Past Tense: Film’s Special Quality

Here’s an interesting perspective about film vs digital imaging. Film looks like past tense, and digital looks like present tense. Here’s an example that everyone will instantly understand. If I switch on the TV and the movie The Natural or Angels In the Outfield, or Bull Durham or any other baseball movie is on, in a scene of game action, no one will see the players and think they are watching the sports highlights. They can tell it looks like a movie, and not video from today’s MLB broadcast of your team, whatever city you’re in. It looks like a movie, like it was recorded and saved some time ago. Past tense.

George and Co.Digital imaging looks like present tense, like surveillance footage, really. Just what you shot is exactly what you got.

Film has a dreamy, slightly soft quality, that looks like a moment stored, saved from the past. That’s what draws me to it, its slightly less real quality. Digital photography is sharper than film, I think, so if you’re out to shoot sharpness tests, go digital. But sharpness is not only what makes a great photograph.

Take this image. It’s of a friend and a dear childhood friend of his, goofing around at night with terrible light, hats creating shadows over faces, slightly blurry. Doesn’t matter a bit, this is a moment they’ll always remember. They were poking each other, after I prompted them from their standing, normal (and boring) pose. It’s two grown men being the boys they once were. It’s alive and captured beautifully on Tri-x with an Olympus OM2n with a 100mm f2.8.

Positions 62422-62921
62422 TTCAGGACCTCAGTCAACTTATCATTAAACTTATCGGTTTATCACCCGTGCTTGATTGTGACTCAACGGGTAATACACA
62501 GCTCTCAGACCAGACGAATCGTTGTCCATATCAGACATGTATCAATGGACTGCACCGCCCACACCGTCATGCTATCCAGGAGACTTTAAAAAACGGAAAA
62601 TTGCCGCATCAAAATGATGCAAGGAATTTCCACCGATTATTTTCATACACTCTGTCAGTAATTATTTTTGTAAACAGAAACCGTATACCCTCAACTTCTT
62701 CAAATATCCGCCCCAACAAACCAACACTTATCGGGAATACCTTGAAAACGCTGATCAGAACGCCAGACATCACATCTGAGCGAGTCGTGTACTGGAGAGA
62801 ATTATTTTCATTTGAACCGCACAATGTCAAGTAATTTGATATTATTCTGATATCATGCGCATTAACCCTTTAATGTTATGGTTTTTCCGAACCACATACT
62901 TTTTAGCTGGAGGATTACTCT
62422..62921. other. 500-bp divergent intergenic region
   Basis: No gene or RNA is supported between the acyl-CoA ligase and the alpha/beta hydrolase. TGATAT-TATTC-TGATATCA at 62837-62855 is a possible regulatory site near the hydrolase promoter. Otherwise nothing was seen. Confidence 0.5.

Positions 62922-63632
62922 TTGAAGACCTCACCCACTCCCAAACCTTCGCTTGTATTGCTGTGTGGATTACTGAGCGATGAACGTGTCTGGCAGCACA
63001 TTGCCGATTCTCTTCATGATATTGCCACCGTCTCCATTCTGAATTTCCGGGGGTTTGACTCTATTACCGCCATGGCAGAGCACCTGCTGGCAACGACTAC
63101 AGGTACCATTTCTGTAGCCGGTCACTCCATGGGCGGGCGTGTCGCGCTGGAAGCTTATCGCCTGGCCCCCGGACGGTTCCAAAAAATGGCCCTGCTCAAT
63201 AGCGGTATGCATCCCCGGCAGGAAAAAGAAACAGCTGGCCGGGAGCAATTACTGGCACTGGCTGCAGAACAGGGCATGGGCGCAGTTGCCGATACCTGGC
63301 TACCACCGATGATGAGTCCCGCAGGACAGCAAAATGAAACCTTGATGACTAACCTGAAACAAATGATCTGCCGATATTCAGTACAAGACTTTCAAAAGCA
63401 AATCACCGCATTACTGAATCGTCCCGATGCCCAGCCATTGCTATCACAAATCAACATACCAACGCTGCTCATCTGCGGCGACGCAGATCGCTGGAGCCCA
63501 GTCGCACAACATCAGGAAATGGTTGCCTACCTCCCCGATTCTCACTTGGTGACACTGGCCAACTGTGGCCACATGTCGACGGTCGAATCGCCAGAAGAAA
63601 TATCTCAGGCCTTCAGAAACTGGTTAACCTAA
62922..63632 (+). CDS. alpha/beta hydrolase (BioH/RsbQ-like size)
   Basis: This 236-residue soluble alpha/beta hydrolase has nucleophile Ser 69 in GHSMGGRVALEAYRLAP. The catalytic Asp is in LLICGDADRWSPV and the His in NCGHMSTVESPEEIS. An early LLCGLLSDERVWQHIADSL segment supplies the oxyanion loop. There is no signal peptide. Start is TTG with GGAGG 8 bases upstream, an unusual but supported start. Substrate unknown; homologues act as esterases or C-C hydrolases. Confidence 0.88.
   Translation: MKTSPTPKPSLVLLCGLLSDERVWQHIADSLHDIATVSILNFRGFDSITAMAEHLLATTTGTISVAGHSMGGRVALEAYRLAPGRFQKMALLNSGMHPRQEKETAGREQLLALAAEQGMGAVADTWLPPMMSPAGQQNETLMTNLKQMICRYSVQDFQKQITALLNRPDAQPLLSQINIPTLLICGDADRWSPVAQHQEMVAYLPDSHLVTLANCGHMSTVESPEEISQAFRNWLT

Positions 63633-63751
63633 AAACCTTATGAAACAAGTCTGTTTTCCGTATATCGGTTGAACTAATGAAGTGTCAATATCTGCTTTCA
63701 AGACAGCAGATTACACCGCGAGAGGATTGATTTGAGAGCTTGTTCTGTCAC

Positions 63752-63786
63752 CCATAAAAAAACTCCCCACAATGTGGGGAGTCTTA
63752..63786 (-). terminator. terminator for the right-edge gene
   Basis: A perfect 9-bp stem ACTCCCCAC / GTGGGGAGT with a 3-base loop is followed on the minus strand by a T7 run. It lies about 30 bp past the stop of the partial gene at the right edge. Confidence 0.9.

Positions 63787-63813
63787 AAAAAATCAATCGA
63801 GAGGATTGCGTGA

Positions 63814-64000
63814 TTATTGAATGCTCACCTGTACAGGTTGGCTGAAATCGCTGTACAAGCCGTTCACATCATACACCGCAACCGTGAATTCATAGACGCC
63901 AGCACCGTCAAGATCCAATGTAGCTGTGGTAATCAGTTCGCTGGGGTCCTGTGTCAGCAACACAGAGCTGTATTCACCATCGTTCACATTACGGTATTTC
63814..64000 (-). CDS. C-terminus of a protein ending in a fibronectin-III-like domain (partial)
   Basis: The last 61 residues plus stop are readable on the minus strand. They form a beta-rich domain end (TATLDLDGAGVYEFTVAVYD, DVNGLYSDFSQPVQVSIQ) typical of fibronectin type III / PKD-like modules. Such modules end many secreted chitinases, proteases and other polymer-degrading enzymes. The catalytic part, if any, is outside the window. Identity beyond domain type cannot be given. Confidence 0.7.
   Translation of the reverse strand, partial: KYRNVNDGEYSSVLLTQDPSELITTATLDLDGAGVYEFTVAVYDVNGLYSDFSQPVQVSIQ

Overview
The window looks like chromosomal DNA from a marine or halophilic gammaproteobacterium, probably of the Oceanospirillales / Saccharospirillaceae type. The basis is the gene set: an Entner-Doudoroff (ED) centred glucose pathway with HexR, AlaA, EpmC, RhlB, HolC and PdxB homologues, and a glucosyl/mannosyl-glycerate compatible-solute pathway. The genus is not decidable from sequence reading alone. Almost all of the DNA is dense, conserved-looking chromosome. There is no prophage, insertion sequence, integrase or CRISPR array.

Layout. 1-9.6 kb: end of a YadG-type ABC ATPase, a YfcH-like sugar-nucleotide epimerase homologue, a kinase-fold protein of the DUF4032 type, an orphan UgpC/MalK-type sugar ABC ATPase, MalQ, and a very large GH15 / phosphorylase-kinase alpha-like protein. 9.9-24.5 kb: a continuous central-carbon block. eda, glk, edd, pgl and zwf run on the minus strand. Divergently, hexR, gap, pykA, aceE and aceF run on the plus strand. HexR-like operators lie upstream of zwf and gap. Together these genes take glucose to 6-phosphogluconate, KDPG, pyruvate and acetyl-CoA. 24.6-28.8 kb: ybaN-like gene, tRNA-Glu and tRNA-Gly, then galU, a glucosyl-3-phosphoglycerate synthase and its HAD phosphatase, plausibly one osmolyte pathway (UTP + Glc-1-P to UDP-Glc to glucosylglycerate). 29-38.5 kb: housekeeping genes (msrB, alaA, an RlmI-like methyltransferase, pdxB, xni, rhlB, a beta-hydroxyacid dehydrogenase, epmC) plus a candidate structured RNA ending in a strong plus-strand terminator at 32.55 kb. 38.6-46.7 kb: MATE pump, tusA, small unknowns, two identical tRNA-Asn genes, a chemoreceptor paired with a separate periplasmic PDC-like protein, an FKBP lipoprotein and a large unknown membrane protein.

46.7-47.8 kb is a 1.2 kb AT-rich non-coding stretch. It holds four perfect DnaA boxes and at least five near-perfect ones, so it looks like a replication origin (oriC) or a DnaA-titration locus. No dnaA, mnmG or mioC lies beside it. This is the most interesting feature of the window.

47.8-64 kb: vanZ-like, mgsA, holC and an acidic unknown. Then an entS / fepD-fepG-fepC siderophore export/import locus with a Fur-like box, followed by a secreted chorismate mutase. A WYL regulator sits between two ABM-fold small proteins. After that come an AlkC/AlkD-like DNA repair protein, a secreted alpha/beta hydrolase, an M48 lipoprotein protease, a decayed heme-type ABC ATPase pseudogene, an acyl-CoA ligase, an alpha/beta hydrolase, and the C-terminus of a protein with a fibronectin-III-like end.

I know there’s a need for digital in my work flow, for commercial work. But for personal work, I can’t help but want to pull out the film cameras and save my memories with this special silver-based medium.

6 thoughts on “Past Tense: Film’s Special Quality

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  1. Is this really the nature of film or the older lenses, less well corrected and without, or with lesser, coatings? I ask in part because I tried out a modern but uncoated lens on my Leica M9 when I had it and felt this went some way towards representing the look.


    1. Certainly the lens can have some effect, too. I find older lenses tend to have softer contrast. But the film look is certainly one that I find not replicable with digital. Thanks for the comment!

      Liked by 1 person

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